32. “Death of one of the leaders of Firqat al-Abbas al-Qitaliya in the operations to liberate the environs of al-Bashir village south of Kirkuk”, Al-Sumaria News, 10 April 2016,; “Liwa Ali al-Akbar: we will celebrate the news of liberating al-Garma district soon”, Al-Furat News, 5 May 2016,
  33. “The government decides to connect the PMC to the PM Office”, Iraq Hurr, 8 April 2015,
  34. “The Militia Commander Beating Back ISIS in Iraq Makes the U.S. Nervous”, Wall Street Journal, 2 June 2016, ; “Press Briefing by Press Secretary Josh Earnest and Special Presidential Envoy for the Global Coalition to Counter ISIL, Brett McGurk”, The White House, 10 June 2016,
  35. “Popular Mobilization Commission stresses intention of al-Kabi to resign from the deputy chairman position”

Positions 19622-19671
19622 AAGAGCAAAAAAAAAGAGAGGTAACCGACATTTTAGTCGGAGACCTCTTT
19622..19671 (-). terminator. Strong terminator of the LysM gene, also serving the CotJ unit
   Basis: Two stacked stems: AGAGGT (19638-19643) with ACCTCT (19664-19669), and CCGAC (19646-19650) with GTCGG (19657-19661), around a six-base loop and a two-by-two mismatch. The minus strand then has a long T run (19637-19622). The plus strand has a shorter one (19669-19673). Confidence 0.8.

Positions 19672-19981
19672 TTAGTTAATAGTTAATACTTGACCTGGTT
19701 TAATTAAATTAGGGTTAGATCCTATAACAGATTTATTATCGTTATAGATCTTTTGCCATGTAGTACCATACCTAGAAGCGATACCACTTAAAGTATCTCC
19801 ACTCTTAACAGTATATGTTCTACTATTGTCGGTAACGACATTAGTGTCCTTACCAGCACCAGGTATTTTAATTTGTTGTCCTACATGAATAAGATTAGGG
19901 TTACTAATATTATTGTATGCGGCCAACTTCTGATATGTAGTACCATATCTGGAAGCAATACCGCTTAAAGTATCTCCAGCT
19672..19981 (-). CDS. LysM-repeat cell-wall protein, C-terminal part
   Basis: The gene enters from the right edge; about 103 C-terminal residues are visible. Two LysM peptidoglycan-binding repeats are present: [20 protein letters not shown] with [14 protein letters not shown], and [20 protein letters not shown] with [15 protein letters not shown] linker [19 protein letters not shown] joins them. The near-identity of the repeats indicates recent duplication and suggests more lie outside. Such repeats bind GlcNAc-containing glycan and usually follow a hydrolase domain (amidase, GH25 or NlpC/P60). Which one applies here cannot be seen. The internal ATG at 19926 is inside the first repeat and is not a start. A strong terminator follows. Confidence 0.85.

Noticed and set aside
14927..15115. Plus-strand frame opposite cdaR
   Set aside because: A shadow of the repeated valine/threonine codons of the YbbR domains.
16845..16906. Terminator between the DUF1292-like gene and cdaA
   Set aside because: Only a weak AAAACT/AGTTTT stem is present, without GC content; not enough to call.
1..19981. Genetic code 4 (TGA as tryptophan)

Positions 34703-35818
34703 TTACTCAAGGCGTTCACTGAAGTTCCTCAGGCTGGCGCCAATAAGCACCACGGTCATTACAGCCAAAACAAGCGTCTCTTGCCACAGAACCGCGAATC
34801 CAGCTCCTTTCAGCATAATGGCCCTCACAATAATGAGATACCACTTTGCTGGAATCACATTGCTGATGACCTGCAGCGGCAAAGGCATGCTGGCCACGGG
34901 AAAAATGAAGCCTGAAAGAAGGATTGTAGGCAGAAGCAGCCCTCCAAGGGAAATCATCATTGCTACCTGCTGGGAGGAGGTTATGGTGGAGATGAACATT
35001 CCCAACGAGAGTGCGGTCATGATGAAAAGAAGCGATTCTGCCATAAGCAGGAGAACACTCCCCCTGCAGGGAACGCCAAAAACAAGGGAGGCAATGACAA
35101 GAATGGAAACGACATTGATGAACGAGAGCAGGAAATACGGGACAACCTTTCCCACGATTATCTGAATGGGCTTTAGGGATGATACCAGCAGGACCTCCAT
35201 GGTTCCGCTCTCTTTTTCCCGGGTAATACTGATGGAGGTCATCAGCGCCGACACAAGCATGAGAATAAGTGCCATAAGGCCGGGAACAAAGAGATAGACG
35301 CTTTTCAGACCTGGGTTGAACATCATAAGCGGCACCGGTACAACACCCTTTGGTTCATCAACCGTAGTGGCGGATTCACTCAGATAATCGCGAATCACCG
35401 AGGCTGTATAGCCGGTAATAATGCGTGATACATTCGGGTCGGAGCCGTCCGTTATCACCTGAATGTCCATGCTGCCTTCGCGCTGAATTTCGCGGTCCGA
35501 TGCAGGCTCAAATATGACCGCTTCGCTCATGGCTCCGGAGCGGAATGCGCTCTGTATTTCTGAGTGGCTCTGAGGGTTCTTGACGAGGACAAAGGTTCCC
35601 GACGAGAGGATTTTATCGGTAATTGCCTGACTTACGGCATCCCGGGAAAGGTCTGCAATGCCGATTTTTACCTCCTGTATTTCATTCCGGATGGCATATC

36. “Opening of al-Kafil Press during Rabi al-Shahada festival”
  37. “Private Conversation with Sayed Maytham al-Zaidi, leader of Firqat al-Abbas al-Qitaliya”
  38. “Press Briefing by Press Secretary Josh Earnest and Special Presidential Envoy for the Global Coalition to Counter ISIL, Brett McGurk”, The White House, 10 June 2016,
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About Sinan Adnan

Sinan Adnan is an analyst and researcher focused on Iraq. He currently works at a US-based firm providing research on Iraq in support of USG-personnel. Between 2013 and 2015, he worked at the DC-based think tank, the Institute for the Study of War (ISW) where he published many analytical articles and research papers on Iraq’s security and political sectors. Sinan has served in the US-military in Kuwait where he worked with Kuwaiti and US officials and has also worked closely with Iraqi Security Forces (ISF) while working as a local interpreter in support of the US. Military in Iraq."